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Jason Fry and Greg Prince
Faith and Fear in Flushing made its debut on Feb. 16, 2005, the brainchild of two longtime friends and lifelong Met fans.

Greg Prince discovered the Mets when he was 6, during the magical summer of 1969. He is a Long Island-based writer, editor and communications consultant. Contact him here.

Jason Fry is a Brooklyn writer whose first memories include his mom leaping up and down cheering for Rusty Staub. Check out his other writing here.

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In Memoriam

Today, September 28, 2009, is the first anniversary of the last game ever played at Shea Stadium. Consider this David G. Whitham photo and this postyahrzeit candle lit in its memory.

May the places we love live on. May we always find new places to love as well.

6 comments to In Memoriam

  • Anonymous

    With all the missteps that came with the new park, I am amazed and thankful that they at least did one great final thing with Shea, setting up these plaques. God willing I will take my future grandchildren there and run them around the bases, maybe muff a grounder near 1B.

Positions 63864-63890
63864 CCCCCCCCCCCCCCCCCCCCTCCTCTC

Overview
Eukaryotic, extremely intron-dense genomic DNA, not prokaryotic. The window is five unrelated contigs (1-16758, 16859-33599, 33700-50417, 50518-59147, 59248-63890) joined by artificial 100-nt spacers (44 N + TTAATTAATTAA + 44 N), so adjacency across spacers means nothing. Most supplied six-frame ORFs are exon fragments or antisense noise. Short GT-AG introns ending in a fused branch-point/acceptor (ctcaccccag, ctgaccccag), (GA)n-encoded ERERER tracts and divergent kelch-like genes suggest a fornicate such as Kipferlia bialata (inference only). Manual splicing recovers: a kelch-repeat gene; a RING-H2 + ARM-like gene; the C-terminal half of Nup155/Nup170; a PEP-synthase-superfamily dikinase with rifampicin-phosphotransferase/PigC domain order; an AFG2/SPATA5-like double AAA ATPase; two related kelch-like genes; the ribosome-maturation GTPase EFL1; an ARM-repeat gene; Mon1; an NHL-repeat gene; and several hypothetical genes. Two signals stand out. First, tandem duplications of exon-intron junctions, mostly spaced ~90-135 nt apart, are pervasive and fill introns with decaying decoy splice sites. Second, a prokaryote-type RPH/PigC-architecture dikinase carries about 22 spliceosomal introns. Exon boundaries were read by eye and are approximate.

• Anonymous

    forever missed…

  • Anonymous

    It's a little Twilight Zone-y, but I'd prefer a marker signifying where Citi Field's home plate once was, with Shea Stadium in the background.

  • Anonymous

    I'll turn 43 later this month. With health I suppose Citifield will outlive its usefulness in my lifetime. You would think that they'd build GoogleField on the same footprint as Shea so as not to interrupt business (unless by then nanotechnology allows building to go up in a week or something),. So maybe one day Mets will run the same bases.

  • Anonymous

    I took a picture of Shea home and “Pitcher's plate” when I was there last homestand. The picture of Shea's home plate is on my Facebook page.

  • […] skyline. Save for four brass bases and an accurately if curiously named pitcher’s plate in a parking lot, it’s now like Shea Stadium was never […]